Answer Applies to: Colorado
    Replied: 5/12/2011
    David F. Stoddard
    David F. Stoddard | David F. Stoddard
    Good Question. Strict liability is a type of tortuous liability, much like speeding is a type of traffic offense. Most civil cases are either contract cases or tort cases. There are others, such as cases arising from property law, corporate law, estate law, etc. Tort cases include negligence cases, intentional torts such as assault and battery, slander, invasion of privacy, etc. The most common tort case is a negligence case. Auto accident cases are the most common of these, but "slip and fall" and malpractice cases are also included. There are some torts that involve strict liability, that is, the plaintiff does not have to prove negligence or an intentional infliction of injury, to prevail. One example is when a person, or company, is engaged in an inherently dangerous activity that causes injury. For example, if someone is dynamiting rocks near a city to clear room for a highway, and someone in the city is injured, there might be strict liability even if there was no negligence.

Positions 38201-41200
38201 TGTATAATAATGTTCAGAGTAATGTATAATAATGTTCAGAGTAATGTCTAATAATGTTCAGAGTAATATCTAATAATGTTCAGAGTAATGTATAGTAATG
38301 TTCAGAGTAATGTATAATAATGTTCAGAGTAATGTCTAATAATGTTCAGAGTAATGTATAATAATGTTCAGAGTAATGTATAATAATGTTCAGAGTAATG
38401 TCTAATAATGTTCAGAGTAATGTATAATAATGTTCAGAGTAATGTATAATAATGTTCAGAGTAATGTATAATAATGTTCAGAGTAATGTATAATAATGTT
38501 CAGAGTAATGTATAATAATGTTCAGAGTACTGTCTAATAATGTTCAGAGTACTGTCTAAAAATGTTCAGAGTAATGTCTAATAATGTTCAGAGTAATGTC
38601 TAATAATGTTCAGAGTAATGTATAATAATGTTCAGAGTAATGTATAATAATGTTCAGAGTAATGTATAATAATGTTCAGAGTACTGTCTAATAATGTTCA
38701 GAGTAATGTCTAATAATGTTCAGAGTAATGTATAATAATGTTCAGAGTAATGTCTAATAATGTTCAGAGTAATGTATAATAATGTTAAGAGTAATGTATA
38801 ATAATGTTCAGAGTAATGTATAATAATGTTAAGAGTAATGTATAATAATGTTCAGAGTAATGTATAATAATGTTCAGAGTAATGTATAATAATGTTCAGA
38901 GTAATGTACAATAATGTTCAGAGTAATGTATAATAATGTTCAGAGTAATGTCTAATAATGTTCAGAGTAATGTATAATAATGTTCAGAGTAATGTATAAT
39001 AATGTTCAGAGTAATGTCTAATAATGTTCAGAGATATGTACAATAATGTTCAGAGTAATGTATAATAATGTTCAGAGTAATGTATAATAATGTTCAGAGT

In SC there is a type of strict liability for dog bites. There used to be a "two bite rule", meaning an owner had to be on notice that a dog is vicious and prone to bite to be liable. Being on notice and still allowing the dog around people is negligent. Years ago, the court adopted a new rule that an owner is strictly liable for a dog bite. There may be some exceptions, such as where you have the dog penned up and someone goes into the pen. Products liability is one of the more common strict liability cases. If a manufacturer distributes a product that is unreasonably dangerous, the manufacturer is liable for any damages cause by the product even if there was no negligence in the manufacture of the product. A product can be unreasonably dangerous because of a manufacturing defect (ie a flaw that does not conform to the way the product is designed, such as tire with a weak spot), or because of an unsafe design. An example might be a crib that allows a baby to get its head through the slats and strangle itself. Even if the manufacturer followed all existing standards and all due care in designing the crib, if the court found the crib to be unreasonably dangerous, the manufacturer would be liable.